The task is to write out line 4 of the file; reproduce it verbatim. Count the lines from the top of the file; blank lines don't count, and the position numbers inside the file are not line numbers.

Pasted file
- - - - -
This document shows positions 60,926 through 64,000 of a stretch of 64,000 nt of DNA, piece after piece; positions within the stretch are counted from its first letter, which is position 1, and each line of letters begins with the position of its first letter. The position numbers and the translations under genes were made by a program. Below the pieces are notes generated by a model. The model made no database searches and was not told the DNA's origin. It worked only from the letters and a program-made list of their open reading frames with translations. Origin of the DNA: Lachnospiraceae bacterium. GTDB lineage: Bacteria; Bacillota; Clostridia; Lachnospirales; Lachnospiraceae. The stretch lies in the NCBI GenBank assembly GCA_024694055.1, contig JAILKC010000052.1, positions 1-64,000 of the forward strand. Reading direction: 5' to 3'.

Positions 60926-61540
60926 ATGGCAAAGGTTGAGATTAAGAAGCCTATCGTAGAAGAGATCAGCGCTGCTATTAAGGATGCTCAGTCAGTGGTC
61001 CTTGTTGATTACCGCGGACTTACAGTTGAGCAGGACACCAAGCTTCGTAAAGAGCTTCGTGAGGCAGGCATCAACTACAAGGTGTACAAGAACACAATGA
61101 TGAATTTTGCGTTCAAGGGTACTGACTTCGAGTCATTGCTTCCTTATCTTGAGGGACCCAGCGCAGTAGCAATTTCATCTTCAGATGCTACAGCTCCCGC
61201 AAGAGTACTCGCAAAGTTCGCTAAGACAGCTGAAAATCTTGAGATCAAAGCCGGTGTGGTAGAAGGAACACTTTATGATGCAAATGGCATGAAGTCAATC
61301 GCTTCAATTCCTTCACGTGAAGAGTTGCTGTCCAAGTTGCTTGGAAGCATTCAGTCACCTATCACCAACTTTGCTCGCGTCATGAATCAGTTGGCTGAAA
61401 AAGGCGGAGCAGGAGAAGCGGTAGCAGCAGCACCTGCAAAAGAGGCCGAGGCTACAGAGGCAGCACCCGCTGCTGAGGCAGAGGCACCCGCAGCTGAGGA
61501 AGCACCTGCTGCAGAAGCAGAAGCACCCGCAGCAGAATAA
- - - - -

61001 CTTGTTGATTACCGCGGACTTACAGTTGAGCAGGACACCAAGCTTCGTAAAGAGCTTCGTGAGGCAGGCATCAACTACAAGGTGTACAAGAACACAATGA